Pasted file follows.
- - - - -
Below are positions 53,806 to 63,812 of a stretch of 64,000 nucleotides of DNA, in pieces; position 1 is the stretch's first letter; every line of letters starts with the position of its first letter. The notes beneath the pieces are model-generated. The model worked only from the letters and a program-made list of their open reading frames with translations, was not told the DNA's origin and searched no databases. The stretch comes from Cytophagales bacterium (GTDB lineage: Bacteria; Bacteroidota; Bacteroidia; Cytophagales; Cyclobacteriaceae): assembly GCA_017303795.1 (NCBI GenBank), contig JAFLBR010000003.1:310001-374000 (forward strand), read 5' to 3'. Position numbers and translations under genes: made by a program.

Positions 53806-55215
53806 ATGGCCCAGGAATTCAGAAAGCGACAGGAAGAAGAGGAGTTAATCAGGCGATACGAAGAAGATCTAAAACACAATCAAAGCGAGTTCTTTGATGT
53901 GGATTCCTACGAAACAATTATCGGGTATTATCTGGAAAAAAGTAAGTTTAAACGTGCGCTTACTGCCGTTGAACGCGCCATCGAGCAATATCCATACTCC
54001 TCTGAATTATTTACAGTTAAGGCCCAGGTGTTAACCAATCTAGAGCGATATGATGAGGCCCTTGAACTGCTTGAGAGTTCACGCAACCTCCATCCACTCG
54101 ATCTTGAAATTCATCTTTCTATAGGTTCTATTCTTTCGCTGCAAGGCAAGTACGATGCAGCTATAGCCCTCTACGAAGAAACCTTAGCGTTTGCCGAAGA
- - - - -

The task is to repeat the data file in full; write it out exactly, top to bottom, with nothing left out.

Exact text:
Below are positions 53,806 to 63,812 of a stretch of 64,000 nucleotides of DNA, in pieces; position 1 is the stretch's first letter; every line of letters starts with the position of its first letter. The notes beneath the pieces are model-generated. The model worked only from the letters and a program-made list of their open reading frames with translations, was not told the DNA's origin and searched no databases. The stretch comes from Cytophagales bacterium (GTDB lineage: Bacteria; Bacteroidota; Bacteroidia; Cytophagales; Cyclobacteriaceae): assembly GCA_017303795.1 (NCBI GenBank), contig JAFLBR010000003.1:310001-374000 (forward strand), read 5' to 3'. Position numbers and translations under genes: made by a program.

Positions 53806-55215
53806 ATGGCCCAGGAATTCAGAAAGCGACAGGAAGAAGAGGAGTTAATCAGGCGATACGAAGAAGATCTAAAACACAATCAAAGCGAGTTCTTTGATGT
53901 GGATTCCTACGAAACAATTATCGGGTATTATCTGGAAAAAAGTAAGTTTAAACGTGCGCTTACTGCCGTTGAACGCGCCATCGAGCAATATCCATACTCC
54001 TCTGAATTATTTACAGTTAAGGCCCAGGTGTTAACCAATCTAGAGCGATATGATGAGGCCCTTGAACTGCTTGAGAGTTCACGCAACCTCCATCCACTCG
54101 ATCTTGAAATTCATCTTTCTATAGGTTCTATTCTTTCGCTGCAAGGCAAGTACGATGCAGCTATAGCCCTCTACGAAGAAACCTTAGCGTTTGCCGAAGA